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How bad is the Hungarian democracy? A quantitative approach

Hungarian president Viktor Orbán is not popular with western media and academics. This is obvious as he is a national conservative, and that’s the least favorite group according to journalist voting data across western countries:

Still, the critics might be right. Their primary complaint is that Orbán’s has been tinkering with the democratic process in order to favor his own party. Since there just was an election, we can look at this quantitatively. Here’s how the votes and seats allocation looks like, per Wikipedia:

Now, compare the popular vote to the seat allocation:

(Shout out to whoever came up with the joke party names. Woof woof, very normal!)

Here we compare the votes the parties got, and their proportion of the seats, i.e., power, received. We see there are large discrepancies, what CGPGrey calls representation error. I’ve computed them in the last column, and we see that Orbán’s party gets a whopping 14.2% boost from the process to their power. So despite winning only barely in the popular vote (54%) he gets just more than a 2/3 majority, meaning he can do whatever he wants basically, including changing the constitution.

This sounds very bad! Can we compare to some other bad democracies for comparison? Of course, let’s use… United Kingdom! They had an election in 2019, and it looks like this:

Huh, so the United Kingdom is even badder! We see that in the UK, the Conservatives also received some extra 12.55% power, while the Labor (Social Democrats) lost some 1.12% power. It’s those damn conservatives right?

Well, maybe, but this stuff is really very predictable, and just depends on who is the largest party at the time of the election. We can see this by going back to the 2005 UK election, which looked like this:

So in 2005 when Labor was bigger, they got a massive 21.15% boost, which they took mainly from the Liberal Democrats who had a penalty of 12.16%. In 2015, it was really grim, as the nationalists in the United Kingdom Independence Party got 12.6% of the vote, and received … 1 seat (0.2%)!

This is all a well known effect of the out-dated first past the post voting system. It is explained in this neat video:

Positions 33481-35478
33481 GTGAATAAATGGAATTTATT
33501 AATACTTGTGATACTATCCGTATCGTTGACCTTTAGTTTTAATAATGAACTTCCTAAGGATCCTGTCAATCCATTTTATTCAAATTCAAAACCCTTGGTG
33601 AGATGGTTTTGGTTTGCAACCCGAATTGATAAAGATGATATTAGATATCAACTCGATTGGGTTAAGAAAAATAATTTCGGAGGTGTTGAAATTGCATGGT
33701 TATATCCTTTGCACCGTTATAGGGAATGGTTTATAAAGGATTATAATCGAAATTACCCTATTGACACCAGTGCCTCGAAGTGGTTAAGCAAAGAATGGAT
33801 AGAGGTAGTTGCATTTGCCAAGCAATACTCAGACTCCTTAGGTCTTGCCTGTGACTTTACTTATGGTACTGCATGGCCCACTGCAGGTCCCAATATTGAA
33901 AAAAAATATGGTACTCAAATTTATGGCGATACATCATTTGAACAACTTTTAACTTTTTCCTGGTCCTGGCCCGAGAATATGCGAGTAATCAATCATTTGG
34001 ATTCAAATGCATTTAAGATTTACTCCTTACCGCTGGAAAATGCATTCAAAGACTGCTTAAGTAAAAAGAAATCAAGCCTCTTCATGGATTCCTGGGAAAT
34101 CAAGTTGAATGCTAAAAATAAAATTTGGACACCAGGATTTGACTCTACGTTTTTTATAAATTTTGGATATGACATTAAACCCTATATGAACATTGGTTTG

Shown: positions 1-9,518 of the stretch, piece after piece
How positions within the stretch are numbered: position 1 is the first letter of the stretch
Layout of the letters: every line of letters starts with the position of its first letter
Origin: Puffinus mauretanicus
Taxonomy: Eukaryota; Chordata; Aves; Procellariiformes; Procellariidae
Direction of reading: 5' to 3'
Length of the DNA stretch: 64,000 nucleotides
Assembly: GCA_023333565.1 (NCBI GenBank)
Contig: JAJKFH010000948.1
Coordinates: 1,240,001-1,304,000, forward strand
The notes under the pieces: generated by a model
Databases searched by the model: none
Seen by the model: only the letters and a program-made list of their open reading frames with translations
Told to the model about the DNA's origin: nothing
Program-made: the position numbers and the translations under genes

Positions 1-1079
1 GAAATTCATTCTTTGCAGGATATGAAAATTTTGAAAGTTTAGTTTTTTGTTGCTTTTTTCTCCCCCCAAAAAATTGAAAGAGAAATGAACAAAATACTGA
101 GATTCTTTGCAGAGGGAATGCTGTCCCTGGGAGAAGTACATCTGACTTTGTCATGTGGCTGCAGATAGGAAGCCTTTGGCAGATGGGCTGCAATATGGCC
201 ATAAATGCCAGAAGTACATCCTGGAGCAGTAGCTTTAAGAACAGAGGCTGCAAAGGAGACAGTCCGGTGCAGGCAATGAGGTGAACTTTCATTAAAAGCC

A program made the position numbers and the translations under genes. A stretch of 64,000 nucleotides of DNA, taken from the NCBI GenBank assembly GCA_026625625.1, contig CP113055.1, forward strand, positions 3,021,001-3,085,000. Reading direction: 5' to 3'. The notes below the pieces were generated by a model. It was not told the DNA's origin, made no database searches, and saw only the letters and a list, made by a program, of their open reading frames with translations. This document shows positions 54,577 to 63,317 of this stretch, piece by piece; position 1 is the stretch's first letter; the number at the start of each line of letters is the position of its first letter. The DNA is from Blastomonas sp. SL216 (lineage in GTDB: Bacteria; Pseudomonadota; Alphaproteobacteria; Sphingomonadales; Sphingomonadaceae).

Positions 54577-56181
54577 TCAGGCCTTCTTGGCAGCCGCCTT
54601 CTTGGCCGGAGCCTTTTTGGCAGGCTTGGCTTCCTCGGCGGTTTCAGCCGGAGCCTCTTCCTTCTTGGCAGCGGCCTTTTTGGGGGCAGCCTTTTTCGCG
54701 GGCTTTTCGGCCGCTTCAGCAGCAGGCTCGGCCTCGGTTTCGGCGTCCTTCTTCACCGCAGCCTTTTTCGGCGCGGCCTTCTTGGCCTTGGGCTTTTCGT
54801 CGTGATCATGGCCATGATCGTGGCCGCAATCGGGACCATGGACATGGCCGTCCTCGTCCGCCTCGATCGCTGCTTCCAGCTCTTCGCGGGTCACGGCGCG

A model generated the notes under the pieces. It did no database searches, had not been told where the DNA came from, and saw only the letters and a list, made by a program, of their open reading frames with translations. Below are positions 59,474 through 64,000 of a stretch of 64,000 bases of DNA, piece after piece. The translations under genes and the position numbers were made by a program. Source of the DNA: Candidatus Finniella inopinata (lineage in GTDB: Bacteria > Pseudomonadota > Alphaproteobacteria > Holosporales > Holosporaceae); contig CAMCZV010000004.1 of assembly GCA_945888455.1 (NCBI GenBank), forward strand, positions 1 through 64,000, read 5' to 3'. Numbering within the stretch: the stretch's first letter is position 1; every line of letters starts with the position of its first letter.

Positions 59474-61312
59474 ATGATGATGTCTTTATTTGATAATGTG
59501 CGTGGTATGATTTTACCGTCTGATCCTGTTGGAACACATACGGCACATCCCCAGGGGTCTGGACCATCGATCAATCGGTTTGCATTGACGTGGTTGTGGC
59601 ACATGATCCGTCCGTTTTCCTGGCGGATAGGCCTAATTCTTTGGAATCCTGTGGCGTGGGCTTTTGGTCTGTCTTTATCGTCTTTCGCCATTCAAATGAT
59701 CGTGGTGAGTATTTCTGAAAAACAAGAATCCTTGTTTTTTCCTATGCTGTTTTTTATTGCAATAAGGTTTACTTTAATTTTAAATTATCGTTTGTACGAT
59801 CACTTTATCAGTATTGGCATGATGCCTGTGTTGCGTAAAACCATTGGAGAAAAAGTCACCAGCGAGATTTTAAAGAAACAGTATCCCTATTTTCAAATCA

It doesn’t have to be like this. One can use pretty much any other modern system, and this would give results something like the 2019 Danish election:

OK, this isn’t perfect either, but it’s below 10%. Rasmus Paludan got cheated out of about 3 seats for his party due to the 2% voter threshold. The electoral threshold is a favorite tool of large parties to suppress dissent and prevent new parties from forming. This is used all over the world, except for the Netherlands. Their parliament has 150 seats, so if you get 1/150 of the vote, you get that one seat. Perfect! The world map looks like this:

Hungary’s electoral threshold is 5%, which is the median for western countries. (This unfortunately prevented the dog and normal people from getting any seats.) On this front, Orbán is not that bad again. He made changes that favor large parties, which happens to benefit his own party, but might soon favor someone else’s party. As we saw from the United Kingdom’s results, this does not necessarily favor a right-wing party, as Labor was the largest benefactor in the examples I looked at. To complete the approach, one would collect these data across all democracies, so one could place Hungary on a relative scale of badness of democracy. I didn’t find any source that has done this, and I didn’t want to repeat this copy-paste-computation in Excel another 100 times. My guess is that the Hungarian democracy is pretty middle tier, which is what one would expect from a country that is otherwise middle tier with regards to democracies.